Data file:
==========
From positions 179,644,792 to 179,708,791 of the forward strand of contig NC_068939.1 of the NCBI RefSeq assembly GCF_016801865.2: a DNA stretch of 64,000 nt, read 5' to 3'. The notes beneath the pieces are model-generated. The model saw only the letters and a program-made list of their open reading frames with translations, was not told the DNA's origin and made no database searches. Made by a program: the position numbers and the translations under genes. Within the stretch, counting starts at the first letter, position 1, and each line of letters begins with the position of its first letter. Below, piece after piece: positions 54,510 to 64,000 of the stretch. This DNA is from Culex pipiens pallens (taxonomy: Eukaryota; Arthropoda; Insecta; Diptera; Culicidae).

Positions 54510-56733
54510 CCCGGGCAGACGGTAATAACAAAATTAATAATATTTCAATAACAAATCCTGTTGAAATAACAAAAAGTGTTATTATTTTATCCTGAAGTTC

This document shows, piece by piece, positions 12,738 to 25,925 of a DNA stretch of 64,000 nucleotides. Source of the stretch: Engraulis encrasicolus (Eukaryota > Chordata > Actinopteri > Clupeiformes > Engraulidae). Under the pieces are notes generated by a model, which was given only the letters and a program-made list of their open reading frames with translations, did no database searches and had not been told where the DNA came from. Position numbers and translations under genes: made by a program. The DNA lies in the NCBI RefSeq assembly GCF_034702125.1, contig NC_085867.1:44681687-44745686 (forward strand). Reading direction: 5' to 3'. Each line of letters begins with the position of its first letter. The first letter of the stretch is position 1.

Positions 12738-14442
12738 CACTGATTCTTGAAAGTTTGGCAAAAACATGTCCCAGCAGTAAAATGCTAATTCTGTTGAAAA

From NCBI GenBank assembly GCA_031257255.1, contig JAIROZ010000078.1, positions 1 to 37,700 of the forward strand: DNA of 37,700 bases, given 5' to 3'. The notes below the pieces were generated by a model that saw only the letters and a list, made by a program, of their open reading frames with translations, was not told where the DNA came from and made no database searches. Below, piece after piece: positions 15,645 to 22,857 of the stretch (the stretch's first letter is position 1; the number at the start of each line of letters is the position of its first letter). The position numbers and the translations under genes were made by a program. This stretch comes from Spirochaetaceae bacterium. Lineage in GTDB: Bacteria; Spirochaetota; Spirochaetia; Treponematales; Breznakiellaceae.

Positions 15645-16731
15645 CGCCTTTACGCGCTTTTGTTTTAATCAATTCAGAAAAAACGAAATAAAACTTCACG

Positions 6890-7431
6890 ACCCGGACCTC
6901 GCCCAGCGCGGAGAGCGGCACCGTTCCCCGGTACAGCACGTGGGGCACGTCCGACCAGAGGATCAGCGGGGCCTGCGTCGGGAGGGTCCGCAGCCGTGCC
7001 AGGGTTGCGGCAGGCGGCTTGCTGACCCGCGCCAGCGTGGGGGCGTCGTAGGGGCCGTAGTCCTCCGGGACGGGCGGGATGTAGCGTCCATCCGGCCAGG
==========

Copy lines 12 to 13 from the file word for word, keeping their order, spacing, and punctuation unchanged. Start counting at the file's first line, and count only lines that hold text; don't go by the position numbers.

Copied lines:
6901 GCCCAGCGCGGAGAGCGGCACCGTTCCCCGGTACAGCACGTGGGGCACGTCCGACCAGAGGATCAGCGGGGCCTGCGTCGGGAGGGTCCGCAGCCGTGCC
7001 AGGGTTGCGGCAGGCGGCTTGCTGACCCGCGCCAGCGTGGGGGCGTCGTAGGGGCCGTAGTCCTCCGGGACGGGCGGGATGTAGCGTCCATCCGGCCAGG